I went to my one class.

I went to the library and began dutifully typing out one of my papers. I had a 1 PM meeting with another student for a group project. I tried to print my paper, but it would not print. It kept telling me that it was saved to something called 'One Note'. Finally, I just saved the document and fled to the conference room for my meeting, figuring to print it out later.

This group project will be the death of me. I'm trying to explain that a power point should be like the key points, and pictures, an accent to the speaking. The youngest member of the group is adament that the power point contain all the things we will be saying so that we can read from it. We've got the most verbose power point ever, and I tried to patiently explain that the power point was meant to be used like a 'highlighter'. "Um," she said, "I've seen it done both ways, actually." So she went on adding words. I sat there. "So, what do you think?" she said, turning her powerbook to me. What am I supposed to say. Then she tells me that she doesn't like her speaking part. Do I like mine? (What? LIKE IT? What's that got to do with it?) I say to her very patiently, "Well, if you would like my part, you can take my notes, and I'll do your part. "Well," she says, "it's just that I'm not really comfortable and I really don't have a lot of experience with this material, and so I don't really feel like I ought to be speaking on it..." and then she began trailing off, "But, you know, so I guess that I will do know?" (What?) I say to her, I guess you'll have to tell me exactly what you are looking for here, because I don't understand what you are telling me. Do you want my part?" "No, that's not what I'm saying, you know, it's just that, I don't really have a lot of knowledge about this..." Me: "About what?" Her: "About this." Me (struggling to be patient): "What? Occupational Therapy? The Era? The people?" Her: "All of it." Me: "I don't think any of us do. That's why we're doing research." "Well, she says, "I need your information on Dunton for the Power Point. (because it does not have enough words already.)" I say: "His greatest contribution to Occupational Therapy was probably that he was the publisher, editor, and major contributer to the first OT journal, and he filled that position for 25 years without pay." She looked at me. "I guess that I don't see why this is important, you know? It does not say anything about who he was, or what his role was. I don't get it." Me: "Well, it sort of shows his commitment to the profession, don't you think?" Her: "Um...not know?" At that point, I made up my mind that I had just wasted 1 1/2 hours. When she began to explain to me that we should feel free to interrupt each other as we presented to add pertinant information, I began to lose patience. "That would be terribly unprofessional," I said. She didn't think so. I explained that any additional pertinant information should be given as we rehearsed the presentation. She felt that it would add interest. I said, "We have a very limited amount of time to make our presentation..." She smiled sweetly. "It's okay. Feel free to interrupt me, as well..." (SCREEEEEEEEEEAM!)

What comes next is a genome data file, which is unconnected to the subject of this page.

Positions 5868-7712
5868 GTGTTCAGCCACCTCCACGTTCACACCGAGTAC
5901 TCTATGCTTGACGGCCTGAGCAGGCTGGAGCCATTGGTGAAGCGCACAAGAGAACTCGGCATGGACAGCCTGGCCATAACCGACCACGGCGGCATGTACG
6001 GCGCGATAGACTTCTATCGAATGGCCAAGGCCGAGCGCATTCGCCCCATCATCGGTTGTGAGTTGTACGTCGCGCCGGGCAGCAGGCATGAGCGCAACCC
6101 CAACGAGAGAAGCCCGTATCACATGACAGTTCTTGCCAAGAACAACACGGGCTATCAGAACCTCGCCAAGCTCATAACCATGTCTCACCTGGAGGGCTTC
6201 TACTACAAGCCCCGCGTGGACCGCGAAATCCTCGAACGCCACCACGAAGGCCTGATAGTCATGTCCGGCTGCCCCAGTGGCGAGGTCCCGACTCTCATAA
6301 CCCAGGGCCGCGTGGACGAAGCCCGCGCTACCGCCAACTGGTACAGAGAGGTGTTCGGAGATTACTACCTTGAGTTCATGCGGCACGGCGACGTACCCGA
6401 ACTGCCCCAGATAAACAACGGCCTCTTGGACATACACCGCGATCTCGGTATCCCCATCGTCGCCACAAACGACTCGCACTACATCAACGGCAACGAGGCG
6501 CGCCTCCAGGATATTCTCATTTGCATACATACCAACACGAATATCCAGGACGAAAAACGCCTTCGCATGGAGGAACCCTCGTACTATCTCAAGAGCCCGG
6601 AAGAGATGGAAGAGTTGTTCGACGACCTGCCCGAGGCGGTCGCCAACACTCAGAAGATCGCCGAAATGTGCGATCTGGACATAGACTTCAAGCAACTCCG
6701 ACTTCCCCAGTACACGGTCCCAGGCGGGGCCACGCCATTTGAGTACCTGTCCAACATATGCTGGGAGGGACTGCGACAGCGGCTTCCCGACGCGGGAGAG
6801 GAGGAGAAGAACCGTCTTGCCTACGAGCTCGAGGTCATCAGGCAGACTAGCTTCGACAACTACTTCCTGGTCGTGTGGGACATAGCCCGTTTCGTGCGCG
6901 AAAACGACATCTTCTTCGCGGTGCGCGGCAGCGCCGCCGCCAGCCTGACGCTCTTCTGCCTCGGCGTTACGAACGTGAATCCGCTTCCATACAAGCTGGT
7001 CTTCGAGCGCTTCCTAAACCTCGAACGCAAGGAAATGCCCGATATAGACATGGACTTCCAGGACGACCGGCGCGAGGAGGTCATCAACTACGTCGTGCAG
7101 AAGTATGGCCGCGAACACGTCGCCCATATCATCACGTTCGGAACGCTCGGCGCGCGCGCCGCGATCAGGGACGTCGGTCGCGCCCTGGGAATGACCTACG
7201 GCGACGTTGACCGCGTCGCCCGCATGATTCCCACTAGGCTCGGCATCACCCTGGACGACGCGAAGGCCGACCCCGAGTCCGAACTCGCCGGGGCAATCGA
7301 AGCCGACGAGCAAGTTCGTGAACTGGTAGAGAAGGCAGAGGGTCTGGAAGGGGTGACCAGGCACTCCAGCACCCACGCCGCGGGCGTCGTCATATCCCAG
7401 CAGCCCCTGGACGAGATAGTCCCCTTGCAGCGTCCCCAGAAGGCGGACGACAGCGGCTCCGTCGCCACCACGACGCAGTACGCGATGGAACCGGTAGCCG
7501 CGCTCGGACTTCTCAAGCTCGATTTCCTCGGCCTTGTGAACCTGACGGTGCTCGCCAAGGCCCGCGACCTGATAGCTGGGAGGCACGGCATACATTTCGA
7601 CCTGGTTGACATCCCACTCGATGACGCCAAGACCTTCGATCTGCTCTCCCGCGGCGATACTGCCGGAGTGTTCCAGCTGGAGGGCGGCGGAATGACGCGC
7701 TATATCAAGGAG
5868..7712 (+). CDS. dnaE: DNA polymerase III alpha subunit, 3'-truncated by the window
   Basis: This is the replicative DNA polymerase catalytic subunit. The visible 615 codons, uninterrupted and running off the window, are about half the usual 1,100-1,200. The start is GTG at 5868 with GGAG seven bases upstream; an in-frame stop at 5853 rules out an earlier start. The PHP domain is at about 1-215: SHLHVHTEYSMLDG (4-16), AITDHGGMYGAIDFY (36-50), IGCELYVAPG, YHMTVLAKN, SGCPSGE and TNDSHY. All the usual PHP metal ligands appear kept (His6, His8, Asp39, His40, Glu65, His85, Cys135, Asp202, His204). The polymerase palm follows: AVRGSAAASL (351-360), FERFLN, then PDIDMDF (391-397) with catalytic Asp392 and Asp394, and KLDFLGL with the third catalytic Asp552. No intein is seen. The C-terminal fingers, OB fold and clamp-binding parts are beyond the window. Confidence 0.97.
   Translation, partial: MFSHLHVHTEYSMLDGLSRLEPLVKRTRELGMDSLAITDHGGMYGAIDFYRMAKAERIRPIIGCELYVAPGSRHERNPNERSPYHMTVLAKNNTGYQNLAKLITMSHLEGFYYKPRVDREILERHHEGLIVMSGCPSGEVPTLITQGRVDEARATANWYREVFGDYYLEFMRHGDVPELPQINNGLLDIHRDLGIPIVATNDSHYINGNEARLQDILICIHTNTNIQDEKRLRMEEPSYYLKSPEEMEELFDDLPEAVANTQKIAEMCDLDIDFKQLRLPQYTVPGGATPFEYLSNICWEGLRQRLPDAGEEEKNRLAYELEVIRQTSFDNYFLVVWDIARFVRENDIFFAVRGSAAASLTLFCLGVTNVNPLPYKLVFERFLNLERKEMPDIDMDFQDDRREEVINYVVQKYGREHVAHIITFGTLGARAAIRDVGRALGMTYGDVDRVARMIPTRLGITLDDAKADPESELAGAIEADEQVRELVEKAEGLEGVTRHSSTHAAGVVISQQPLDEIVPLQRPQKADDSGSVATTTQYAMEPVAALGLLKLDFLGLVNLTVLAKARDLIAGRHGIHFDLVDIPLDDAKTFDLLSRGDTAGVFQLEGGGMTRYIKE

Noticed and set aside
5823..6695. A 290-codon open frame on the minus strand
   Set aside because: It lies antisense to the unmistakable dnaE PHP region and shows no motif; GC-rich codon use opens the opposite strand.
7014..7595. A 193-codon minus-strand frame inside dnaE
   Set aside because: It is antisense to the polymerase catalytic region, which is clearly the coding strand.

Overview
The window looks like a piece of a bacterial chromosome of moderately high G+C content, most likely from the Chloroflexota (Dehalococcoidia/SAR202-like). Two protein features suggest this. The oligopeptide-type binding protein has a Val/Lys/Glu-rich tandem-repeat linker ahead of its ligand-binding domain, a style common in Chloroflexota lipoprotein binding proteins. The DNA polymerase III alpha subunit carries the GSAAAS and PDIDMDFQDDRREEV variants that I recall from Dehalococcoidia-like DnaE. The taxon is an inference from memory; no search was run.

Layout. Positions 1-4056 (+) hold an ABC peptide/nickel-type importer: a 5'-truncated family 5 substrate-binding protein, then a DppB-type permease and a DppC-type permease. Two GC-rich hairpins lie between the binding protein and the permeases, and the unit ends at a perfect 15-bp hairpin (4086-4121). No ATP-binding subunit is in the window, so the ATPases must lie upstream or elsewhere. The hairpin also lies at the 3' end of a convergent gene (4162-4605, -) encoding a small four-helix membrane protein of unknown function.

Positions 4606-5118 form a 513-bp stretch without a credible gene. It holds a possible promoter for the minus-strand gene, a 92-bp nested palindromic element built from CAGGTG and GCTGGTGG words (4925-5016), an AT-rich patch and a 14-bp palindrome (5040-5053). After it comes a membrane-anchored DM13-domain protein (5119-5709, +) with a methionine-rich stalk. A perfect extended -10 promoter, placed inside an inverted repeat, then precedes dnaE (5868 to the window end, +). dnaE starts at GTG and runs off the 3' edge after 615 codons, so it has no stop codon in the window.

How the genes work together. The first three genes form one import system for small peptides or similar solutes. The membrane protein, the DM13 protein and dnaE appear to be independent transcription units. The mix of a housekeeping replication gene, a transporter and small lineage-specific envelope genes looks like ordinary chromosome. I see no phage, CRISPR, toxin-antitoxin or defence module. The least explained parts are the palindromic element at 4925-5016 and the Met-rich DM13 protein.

So I made my excuses and returned to a library computer to continue to write my paper. Except that it was gone. It was not in 'My Documents'. I went over to the Reference Librarian, and explained about the thing not printing, and that strange 'One Note' message. "Oh," she said. "We've been having problems with the system all day." I started getting a really bad feeling. "You mean it's just gone." I had to write that whole paper again. From scratch.

I began to get the things together for my next paper. We have to get five advertisements aimed at, say, a car, from five different magazines aimed at different segments of the population and contrast them. I got one when the lights in the library began to flicker. "What does that mean?" I asked even though I was pretty sure I knew. "The library closes at four on Friday," I was told.

So I left. I came home, I studied for my online exam, and then went online to take it and found that it was no longer there. I'm waiting for a message from the instructors on what to do. I wasted time studying.

I don't have any old magazines, having heartlessly gone through them and donated them some months back, and our town library is closed.

On top of it all, we have one good car. Three pieces of crap, one with a bad master cylinder, the other two with 190K miles on them. One uninspected truck. Tim had a deer leap out in front of him. Guess which car he was driving?
Yep. The Mustang. Our 'good' car.

Today reeeeeeallllllly sucked. Did I mention that?

Oh. I did?

I've actually not sworn out loud, I'm happy to report. I am proud of myself control, but since God knows our innermost thoughts, it doesn't matter, because I'm in deep doo-doo anyway.


This morning, I am grateful to Tim. Before school, he bought a printer that works on the new computer. We had our old computer and old printer (off line), which I used for writing papers. The new computer had internet access but we did not have a printer for it. I am so grateful for that printer, and for the husband who saw it as a necessity, IS!

That being said, let me head off to college. I've run out of paper. (AGAIN.)

*grumble. mumble. Much rolling of eyes.*

Thursday, October 7, 2010


Now I lay me down to sleep,
If I don't die before I wake,
Please God, let me wake up to be a excellent power point maker with great computer skills. Oh. And an organized non-ADD mind would be a blessing. I would like to get three major papers written tomorrow, so I'm also asking for a miracle, God, because I'm starting to get scared. And while I'm praying, please God, let me do well on the test tomorrow, and also on the Online Vocab test which goes up on Sunday. And if You could do something about this upset stomach and matching headache, I'd be much obliged. And a photographic memory. A photographic memory would be a big help.